The Earthquake Commission and New Zealand government are covered for today’s 6.3 magnitude earthquake in Christchurch as a separate earthquake from the one that hit the city on September 4 because reinsurance had been put in place, Finance Minister Bill English said this afternoon
“My advice is that it is a new event. That means the Government reinsurance was back in place and any claims would be regarded as new claims,” English said at a press conference in the Beehive.
“To the extent that we’ve got to meet some costs, the Earthquake Commission has already been liquidating some of its assets. Clearly the impact of a large event like this is going to have a very big impact on the earthquake fund, but fortunately we have got some reinsurance back in place," he said.
"It’ll be a longer term issue, not a shorter term one."
The quake could also have an effect on the Government’s fiscal position, English said.
“But as [Civil Defence] Minister [John Carter] has said, the big focus right now is the safety of those people that are affected, and getting the system up and running to support them,” English said.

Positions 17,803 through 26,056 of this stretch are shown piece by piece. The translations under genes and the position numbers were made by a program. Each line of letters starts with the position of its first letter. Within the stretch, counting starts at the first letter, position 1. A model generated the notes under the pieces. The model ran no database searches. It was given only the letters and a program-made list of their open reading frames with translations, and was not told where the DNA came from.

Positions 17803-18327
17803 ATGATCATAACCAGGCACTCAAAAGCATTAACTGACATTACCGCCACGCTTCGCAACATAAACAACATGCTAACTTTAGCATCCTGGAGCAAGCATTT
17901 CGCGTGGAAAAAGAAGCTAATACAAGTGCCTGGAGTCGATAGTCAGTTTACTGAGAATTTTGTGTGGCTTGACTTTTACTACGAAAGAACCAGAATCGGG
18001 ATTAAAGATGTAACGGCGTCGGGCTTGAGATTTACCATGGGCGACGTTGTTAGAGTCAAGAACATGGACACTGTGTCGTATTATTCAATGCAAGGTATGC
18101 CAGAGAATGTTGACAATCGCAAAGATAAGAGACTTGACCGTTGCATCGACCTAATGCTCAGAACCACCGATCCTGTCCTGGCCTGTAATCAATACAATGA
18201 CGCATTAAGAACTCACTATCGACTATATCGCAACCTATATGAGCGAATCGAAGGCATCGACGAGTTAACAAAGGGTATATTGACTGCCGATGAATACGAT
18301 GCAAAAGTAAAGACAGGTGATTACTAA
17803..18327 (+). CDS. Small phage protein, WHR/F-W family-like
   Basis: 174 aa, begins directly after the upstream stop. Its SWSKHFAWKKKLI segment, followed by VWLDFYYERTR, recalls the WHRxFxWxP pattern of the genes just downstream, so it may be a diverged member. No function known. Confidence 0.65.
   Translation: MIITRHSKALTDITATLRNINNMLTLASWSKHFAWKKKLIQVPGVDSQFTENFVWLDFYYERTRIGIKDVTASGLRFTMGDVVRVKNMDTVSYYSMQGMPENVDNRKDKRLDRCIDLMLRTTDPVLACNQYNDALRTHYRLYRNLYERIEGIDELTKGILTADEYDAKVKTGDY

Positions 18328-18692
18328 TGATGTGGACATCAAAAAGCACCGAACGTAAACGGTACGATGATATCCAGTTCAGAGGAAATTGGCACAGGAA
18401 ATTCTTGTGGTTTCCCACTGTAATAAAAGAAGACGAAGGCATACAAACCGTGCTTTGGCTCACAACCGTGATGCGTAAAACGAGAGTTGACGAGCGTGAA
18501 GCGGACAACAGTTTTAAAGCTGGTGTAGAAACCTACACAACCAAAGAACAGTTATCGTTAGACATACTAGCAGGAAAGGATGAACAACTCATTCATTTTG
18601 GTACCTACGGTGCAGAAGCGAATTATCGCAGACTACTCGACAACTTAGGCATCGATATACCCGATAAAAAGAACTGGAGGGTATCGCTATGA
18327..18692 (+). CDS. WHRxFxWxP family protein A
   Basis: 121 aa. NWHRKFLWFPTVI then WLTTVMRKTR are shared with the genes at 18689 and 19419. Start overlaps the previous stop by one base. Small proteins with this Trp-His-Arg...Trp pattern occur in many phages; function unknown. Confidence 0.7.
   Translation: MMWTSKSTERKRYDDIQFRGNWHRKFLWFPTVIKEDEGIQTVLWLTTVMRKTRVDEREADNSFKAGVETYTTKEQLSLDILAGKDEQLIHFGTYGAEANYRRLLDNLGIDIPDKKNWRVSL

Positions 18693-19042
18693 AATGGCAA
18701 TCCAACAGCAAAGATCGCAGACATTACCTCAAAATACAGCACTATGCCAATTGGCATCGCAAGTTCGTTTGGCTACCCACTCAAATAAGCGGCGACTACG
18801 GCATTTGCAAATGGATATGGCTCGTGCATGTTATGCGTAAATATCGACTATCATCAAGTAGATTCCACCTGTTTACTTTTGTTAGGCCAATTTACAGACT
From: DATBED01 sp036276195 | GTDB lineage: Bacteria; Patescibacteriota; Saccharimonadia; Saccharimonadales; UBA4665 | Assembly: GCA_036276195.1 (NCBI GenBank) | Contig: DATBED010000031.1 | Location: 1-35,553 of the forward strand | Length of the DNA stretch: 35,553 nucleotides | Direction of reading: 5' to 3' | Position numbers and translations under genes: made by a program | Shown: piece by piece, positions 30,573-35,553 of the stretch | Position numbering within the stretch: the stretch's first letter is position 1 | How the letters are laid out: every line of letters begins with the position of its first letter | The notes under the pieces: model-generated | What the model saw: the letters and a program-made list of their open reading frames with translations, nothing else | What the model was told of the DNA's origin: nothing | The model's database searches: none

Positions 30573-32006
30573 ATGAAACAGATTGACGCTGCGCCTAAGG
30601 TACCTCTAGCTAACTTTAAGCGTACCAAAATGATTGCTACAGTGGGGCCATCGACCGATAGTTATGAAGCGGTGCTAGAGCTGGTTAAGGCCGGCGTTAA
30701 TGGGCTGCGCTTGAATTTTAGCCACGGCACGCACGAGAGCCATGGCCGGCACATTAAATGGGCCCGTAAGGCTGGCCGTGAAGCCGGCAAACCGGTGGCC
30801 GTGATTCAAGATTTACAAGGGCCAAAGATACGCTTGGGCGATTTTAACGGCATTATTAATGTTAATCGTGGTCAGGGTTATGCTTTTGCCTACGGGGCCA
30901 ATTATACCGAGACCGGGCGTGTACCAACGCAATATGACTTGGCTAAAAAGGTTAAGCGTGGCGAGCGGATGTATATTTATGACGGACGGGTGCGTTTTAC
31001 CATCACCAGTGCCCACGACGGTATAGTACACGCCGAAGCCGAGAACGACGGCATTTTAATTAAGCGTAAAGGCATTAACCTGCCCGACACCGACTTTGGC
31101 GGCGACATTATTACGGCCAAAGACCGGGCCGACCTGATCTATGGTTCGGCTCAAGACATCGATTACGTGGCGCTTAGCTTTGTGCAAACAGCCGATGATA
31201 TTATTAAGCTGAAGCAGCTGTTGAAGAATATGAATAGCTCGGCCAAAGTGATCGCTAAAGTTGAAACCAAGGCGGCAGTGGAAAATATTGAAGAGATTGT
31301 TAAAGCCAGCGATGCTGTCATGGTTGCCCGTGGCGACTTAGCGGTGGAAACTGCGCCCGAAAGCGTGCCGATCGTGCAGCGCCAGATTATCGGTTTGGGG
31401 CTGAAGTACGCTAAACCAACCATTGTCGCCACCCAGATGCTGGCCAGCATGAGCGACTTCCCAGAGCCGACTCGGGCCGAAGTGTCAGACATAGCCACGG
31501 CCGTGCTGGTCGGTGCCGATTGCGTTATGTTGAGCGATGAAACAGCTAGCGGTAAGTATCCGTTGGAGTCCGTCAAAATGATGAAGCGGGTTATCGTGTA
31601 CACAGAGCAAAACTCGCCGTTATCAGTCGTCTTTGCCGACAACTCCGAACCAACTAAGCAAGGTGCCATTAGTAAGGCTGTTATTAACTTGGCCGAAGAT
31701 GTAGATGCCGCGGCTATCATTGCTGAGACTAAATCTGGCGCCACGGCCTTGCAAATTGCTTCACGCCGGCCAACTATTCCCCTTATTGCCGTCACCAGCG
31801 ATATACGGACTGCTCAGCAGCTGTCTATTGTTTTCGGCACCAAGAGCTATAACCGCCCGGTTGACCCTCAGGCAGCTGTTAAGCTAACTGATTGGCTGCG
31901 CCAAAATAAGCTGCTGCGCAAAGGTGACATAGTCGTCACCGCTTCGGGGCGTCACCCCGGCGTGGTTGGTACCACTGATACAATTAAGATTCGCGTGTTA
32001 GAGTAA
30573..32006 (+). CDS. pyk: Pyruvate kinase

Larger and more devastating
In terms of damage and human impact, the Government was gearing up for something “larger and more devastating” than the September quake, English said.
Meanwhile, Carter said the Government did not have an estimate of any fatalities following the quake. It was not “prudent or proper” to speculate on that figure at this stage, he said.
Search and rescue teams from Auckland and New Plymouth were on route to Christchurch, and government had received an offers from Australia to send teams over.
Carter urged people to leave the city centre, saying the army and police would evacuate and cordon off the area.
Carter also said it might be useful for people, over time, to think about taking a break from Christchurch if they could.
It would also be helpful if people thinking of going into the city stayed away, Carter said, citing problems with an influx of people to the city centre to help following the September quake.